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Old 02-14-2013, 04:21 PM   #44
Oppressed Nomad
GRinCR's Avatar
Joined: Apr 2011
Location: Alajuela, Costa Rica via MN.
Oddometer: 326
My Intro to Motociclismo

I have always had a thing for bikes, but never owned one until late in life; my 20’s. Regardless I would take advantage of anyone who was not careful enough to ask questions like, “do you know how to ride? Have experience or a license?” Then again, if you showed any kind of weakness what so ever I was usually on your bike and long gone by the time you thought to ask! From memory I have ridden an early 90’s KX125with a powerband (YIKES!), a late 90’s YZ 80 (crazier than the 125 IMHO) and had stolen a few times a YZF 600 while the owner was out on the lake (he left the keys in it, zoom zoom). There have been many others but in 2006 I finally had one to call my own, kind of.

My first bike was a 2001 Honda Shadow 600. Fun bike, comfortable but it never crossed my mind to just up and drive and not stop. I only used it to commute to and from work until it was too cold, or snowed. Longest ride ever was a two hour, each way, trip to a buffalo ranch in western MN. I did like the bike, nice to learn on, but it was lacking a fifth gear and I was moving to Costa Rica. The bike was my older brother’s, I had paid half what we agreed on, used it for the summer and when I had to wear all my ski gear to stay warm on it, I drove it back to his house and he repossessed it. He cleaned it up, resold it and bought a Harley he rarely rides. I wouldn’t either! It is likely broken.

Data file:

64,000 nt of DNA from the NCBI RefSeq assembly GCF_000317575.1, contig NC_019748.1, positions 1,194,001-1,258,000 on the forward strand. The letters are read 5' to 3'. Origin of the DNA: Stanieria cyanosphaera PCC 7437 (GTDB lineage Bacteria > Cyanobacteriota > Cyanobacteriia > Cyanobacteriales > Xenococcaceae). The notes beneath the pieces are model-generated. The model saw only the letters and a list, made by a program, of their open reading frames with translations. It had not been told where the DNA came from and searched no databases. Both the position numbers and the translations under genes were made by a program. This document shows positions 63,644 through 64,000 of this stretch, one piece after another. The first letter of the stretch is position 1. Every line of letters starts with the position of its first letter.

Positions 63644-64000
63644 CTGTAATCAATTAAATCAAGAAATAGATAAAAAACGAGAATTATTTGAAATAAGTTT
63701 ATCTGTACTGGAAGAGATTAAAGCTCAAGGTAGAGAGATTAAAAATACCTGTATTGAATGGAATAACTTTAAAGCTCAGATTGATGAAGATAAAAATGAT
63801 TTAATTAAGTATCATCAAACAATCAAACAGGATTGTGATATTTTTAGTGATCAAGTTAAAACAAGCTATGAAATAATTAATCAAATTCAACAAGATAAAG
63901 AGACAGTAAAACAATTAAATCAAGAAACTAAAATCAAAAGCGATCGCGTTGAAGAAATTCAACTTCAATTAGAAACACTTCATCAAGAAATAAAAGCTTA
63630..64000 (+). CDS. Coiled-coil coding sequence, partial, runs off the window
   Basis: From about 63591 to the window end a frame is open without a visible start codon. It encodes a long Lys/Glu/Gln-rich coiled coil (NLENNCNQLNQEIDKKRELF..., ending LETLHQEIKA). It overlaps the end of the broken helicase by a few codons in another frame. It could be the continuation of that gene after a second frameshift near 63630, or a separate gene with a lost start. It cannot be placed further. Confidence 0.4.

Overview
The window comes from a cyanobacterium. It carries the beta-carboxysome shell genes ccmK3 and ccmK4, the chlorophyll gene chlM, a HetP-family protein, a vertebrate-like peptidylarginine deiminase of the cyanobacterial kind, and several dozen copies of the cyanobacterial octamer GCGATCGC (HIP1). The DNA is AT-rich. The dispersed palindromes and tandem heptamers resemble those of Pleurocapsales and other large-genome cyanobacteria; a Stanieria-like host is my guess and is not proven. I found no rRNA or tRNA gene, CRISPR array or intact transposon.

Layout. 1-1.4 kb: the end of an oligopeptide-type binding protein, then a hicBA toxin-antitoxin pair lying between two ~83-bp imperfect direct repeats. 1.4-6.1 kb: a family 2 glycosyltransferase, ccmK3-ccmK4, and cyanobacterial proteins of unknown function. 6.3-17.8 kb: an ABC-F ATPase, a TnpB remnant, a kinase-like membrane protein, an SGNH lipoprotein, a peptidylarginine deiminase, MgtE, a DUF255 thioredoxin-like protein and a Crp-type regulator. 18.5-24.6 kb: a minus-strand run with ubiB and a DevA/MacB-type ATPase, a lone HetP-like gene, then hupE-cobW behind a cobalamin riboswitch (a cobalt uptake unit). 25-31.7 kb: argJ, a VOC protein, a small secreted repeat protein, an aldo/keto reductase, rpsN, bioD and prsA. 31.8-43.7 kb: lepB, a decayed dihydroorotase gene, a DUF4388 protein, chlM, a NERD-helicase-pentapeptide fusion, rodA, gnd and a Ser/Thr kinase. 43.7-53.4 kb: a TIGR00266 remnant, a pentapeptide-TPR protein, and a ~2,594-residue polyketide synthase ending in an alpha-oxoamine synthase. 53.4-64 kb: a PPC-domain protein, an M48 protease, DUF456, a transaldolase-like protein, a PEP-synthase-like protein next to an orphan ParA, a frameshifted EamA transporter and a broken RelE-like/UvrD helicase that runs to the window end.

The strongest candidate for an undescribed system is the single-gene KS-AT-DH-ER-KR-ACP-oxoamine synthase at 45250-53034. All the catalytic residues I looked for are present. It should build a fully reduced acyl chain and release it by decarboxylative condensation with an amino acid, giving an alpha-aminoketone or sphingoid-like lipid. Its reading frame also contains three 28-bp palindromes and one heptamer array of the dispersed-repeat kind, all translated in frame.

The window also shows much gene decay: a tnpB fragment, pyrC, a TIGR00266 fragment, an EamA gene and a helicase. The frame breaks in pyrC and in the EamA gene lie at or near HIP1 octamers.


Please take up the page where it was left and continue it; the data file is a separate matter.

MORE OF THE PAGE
The Shadow

2006 to 2008… I am semi established in Costa Rica and picked up my second bike, a Daelim 125 pandillera. It was a Korean made bike that came with a Honda Owner’s Manual written in Korean. It was the right price with all the wrong characteristics. It had a stolen title and owed a few years of registration stickers. Again, I only thought to commute with the bike, never got the title cleared and paid any fines when stopped right on the spot. Then one day it just stopped running and I knew little (nothing) about mechanics. So it sat.